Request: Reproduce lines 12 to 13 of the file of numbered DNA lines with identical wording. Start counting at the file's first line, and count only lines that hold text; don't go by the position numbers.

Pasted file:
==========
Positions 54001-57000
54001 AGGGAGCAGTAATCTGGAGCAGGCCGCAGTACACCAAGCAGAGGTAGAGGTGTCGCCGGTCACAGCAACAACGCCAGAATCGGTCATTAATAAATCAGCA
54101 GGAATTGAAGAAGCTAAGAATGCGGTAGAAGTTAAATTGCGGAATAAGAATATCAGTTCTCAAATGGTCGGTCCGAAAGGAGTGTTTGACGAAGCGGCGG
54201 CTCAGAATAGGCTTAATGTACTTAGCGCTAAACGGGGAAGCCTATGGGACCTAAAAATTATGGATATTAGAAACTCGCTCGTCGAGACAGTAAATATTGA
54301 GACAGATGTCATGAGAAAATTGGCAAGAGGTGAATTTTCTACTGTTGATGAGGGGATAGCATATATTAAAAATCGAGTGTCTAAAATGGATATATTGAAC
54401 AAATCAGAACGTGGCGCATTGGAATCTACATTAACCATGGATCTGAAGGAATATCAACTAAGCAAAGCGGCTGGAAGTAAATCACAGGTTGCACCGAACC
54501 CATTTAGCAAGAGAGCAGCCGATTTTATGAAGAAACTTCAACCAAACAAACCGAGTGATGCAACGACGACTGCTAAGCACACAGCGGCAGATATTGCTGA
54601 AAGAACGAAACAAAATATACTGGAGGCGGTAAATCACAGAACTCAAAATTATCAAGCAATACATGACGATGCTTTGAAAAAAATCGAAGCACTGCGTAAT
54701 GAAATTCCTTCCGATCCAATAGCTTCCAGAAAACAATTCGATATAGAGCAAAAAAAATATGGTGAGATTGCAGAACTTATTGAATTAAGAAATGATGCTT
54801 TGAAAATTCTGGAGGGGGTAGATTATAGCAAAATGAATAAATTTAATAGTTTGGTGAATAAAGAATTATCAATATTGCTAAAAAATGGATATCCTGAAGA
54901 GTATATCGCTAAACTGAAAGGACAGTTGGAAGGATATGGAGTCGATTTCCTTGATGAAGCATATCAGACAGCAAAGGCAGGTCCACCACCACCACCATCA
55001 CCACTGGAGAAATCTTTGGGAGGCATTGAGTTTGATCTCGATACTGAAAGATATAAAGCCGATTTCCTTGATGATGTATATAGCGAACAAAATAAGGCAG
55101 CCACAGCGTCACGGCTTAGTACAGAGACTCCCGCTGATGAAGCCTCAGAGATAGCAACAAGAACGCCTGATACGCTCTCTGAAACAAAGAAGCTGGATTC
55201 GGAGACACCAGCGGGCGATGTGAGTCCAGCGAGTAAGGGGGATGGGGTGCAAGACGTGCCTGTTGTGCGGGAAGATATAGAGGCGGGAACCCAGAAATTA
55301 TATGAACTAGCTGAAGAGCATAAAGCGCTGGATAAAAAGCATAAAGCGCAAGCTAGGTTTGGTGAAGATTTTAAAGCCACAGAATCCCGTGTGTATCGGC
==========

55001 CCACTGGAGAAATCTTTGGGAGGCATTGAGTTTGATCTCGATACTGAAAGATATAAAGCCGATTTCCTTGATGATGTATATAGCGAACAAAATAAGGCAG
55101 CCACAGCGTCACGGCTTAGTACAGAGACTCCCGCTGATGAAGCCTCAGAGATAGCAACAAGAACGCCTGATACGCTCTCTGAAACAAAGAAGCTGGATTC